Whether or not I am old enough to read about youth, I am certainly old enough to hear Marlow’s narrative sympathetically even though I’ve shared none of his experiences and would never have wanted to. “The glamor of youth” I think I do understand. If it encouraged the young Marlow to be a hero — a hero of enduring hope — it encouraged me to be a jackass. Item: swimming across St Mary’s Lake at Notre Dame in the middle of a dead-winter night, stripped to my drawers. I achieved this stunt without incident, without a moment’s physical misgivings (or givings-out), but it did occur to me, at the mid-point of the adventure, that I had absolutely no reason to believe that my body was capable of undergoing this quite icy challenge. (I believe that this was the moment in which I sobered up.) But I was brightened, not frightened — by the glamour of youth. But was it glamour? Wasn’t it just stupefying boredom?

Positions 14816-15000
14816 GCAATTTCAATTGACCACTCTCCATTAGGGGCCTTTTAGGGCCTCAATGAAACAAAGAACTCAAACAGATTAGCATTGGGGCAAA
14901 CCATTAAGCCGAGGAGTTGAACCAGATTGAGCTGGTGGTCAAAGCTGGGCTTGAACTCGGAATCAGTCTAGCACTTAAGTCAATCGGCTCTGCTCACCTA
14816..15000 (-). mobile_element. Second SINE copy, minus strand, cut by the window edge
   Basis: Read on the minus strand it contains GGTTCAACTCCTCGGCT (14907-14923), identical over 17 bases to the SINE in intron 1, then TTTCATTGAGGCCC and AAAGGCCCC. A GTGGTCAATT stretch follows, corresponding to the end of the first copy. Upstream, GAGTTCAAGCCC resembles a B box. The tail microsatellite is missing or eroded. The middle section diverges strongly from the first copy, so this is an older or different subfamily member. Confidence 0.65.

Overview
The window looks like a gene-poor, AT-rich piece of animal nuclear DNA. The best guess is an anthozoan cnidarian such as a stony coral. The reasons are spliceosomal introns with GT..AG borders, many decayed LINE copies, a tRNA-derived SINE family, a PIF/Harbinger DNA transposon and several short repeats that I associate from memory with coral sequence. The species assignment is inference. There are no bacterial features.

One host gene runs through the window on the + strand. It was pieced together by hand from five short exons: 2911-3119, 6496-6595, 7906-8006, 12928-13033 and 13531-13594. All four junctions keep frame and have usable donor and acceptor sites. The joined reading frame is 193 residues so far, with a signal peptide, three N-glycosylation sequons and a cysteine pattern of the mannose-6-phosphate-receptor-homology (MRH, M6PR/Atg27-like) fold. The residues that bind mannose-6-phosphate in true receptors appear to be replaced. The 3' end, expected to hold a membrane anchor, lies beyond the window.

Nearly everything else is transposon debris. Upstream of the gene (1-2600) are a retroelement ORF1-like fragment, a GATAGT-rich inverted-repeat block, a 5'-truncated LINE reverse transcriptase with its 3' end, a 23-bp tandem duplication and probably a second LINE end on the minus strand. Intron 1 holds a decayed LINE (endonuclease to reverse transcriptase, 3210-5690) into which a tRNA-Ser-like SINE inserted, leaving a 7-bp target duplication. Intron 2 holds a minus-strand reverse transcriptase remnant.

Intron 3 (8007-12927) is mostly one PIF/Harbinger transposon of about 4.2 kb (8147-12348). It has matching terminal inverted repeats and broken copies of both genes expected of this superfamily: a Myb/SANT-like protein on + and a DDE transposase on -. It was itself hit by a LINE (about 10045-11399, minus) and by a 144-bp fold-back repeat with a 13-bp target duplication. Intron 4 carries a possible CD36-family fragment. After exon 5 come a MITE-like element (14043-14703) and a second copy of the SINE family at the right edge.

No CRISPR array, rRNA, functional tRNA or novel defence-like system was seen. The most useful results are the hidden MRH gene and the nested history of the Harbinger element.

Although I suspect I’m the only literate person around who hasn’t read “Youth” before, I’ll say a word about the story. It is the straightforward reminiscence of a maiden voyage in which one damn thing goes wrong after another. Because it is the reminiscence of an old man; the story could just as well have been called “Age,” but you don’t have to be a publisher to see the problems with that.  The actual title is richly ironic, too, because the hallmark of youth is its incapacity to foresee a sequel. What must follow, to a mind such as young Marlow’s, can only be a series of further “firsts,” of higher summits conquered. My calling the voyage of the Judea “maiden” is ironic, too, for it is of course the ship’s final one. But in old Marlow’s imaginative hands, it can be squeezed to yield the eager young man’s “first command,” even if all he commanded was a lifeboat. It was also the captain’s first command, a detail that gave me pause. What kind of sailor is promoted to captain at the age of sixty? What kind of owner promotes him? What kind of ship belongs to such an owner? When the time comes to gather up all the salvageable goods “for the underwriters,” before the men row away from the burning wreck, one feels that conscientiousness has been invested in the wrong quarter. Not for the first time, either.